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After a colder-than-average winter in the Southeast, it is safe to say that most in the golf course maintenance industry eagerly anticipate warmer temperatures and the emergence of turf from its dormant or slow-growing stage. One common trend observed during my travels so far in 2024 is preparing for the upcoming spring golf season by applying fertilizer. To adequately make decisions regarding these crucial fertilizer applications, it is imperative to conduct soil sampling throughout the year to assess soil properties and current nutrient levels, which play a pivotal role in the overall health and performance of the course. To ensure optimal results, it is recommended that sampling be conducted at least three times annually. Here are just a few reasons why year-round soil sampling is a good idea.

1. Monitoring nutrient levels and imbalances: Regular soil sampling enables superintendents to monitor nutrient levels in the soil accurately. Nutrient requirements vary depending on the season and turf species. By conducting soil sampling, a data-driven approach can reveal specific nutrient deficiencies or excesses correlated with particular health issues or growth patterns in the turf. This proactive approach aids in the early detection of deficiencies or toxicities, resulting in better turf conditions.

2. Assessing nutrient uptake: Various conditions such as temperature, rainfall, pH levels, soil minerals and soil aeration influence the availability and uptake of nutrients by turfgrass plants. Regular analysis allows golf courses to adjust their fertilization programs accordingly in response to these factors. This ensures that the turfgrass effectively utilizes nutrients and that fertilizers are only applied in the necessary amounts.

3. Enhancing environmental and economic sustainability: Year-round soil sampling aligns with environmental and economic sustainability principles. By assessing the nutrient status of the soil, golf courses can optimize fertilizer applications and minimize the risk of nutrient runoff. Providing the correct amount of nutrients in each application demonstrates environmental stewardship, prudent financial management and results in better conditions throughout the year.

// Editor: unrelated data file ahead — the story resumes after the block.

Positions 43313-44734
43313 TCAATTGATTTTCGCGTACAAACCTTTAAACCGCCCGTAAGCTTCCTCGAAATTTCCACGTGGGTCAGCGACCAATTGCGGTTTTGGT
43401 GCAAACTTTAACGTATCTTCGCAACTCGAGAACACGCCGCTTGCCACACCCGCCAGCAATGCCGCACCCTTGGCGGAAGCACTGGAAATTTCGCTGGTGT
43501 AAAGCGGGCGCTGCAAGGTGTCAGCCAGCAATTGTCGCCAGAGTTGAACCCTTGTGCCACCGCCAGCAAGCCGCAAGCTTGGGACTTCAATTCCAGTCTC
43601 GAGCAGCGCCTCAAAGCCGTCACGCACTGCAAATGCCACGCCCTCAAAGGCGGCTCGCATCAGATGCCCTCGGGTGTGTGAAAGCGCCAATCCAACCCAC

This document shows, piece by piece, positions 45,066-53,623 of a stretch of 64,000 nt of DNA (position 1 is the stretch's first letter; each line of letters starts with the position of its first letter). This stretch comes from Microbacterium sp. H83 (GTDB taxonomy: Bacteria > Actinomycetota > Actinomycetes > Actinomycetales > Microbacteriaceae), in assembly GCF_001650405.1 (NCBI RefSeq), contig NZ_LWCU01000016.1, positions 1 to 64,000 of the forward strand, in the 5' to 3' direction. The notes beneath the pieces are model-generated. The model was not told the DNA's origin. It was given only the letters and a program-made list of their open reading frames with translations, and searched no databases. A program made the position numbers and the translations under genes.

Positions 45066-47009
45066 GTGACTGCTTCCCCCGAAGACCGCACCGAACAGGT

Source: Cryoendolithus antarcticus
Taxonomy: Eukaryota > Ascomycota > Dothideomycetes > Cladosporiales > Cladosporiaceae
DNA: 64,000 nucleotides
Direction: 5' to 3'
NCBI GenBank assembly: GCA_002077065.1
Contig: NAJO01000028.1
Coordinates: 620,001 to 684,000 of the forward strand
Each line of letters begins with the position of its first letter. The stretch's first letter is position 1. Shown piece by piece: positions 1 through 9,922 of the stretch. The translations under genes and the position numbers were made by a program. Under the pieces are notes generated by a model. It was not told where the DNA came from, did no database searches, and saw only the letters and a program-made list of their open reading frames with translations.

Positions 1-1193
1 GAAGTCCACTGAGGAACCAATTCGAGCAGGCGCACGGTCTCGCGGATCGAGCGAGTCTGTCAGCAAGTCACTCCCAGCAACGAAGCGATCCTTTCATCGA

Once you implement a year-round soil sampling program, it’s important to keep a few additional things in mind to make sure the results are accurate and meaningful.

1. Maintain consistency in sampling locations: Ensure the same playing surfaces are sampled across the golf course each time. This may include a selection of greens, tees and fairways but should encompass all 18 holes. Avoid sampling from one specific area of a green or fairway. Random sampling is crucial to obtain representative results. If there is a problem area, you may want to sample it separately to help identify any underlying issues.

2. Utilize the same laboratory: Consistently using the same laboratory for soil tests is essential. This ensures uniformity in processing the sample, testing methods and reporting, which are vital for accurate analysis and comparison over time.

3. Incorporate irrigation water analysis: Conducting soil testing alongside irrigation water analysis is imperative to establish effective management programs. Understanding both soil nutrient levels and water quality aids in tailoring fertilization and irrigation strategies for optimal turf health.

Year-round soil sampling should be part of your agronomic program if you want to be prepared for every season on the golf course. If you have any questions about soil testing, would like to review your results, or have any other soil nutrient issues, please reach out to your regional USGA agronomist and we’ll be glad to provide assistance.

Southeast Region Agronomists:

Chris Hartwiger, director, Agronomy –

Jordan Booth, Ph.D., director, USGA Course Consulting Service –

John Rowland, Ph.D., agronomist –

Chris Neff, agronomist –

Information on the USGA’s Course Consulting Service

Contact the Green Section Staff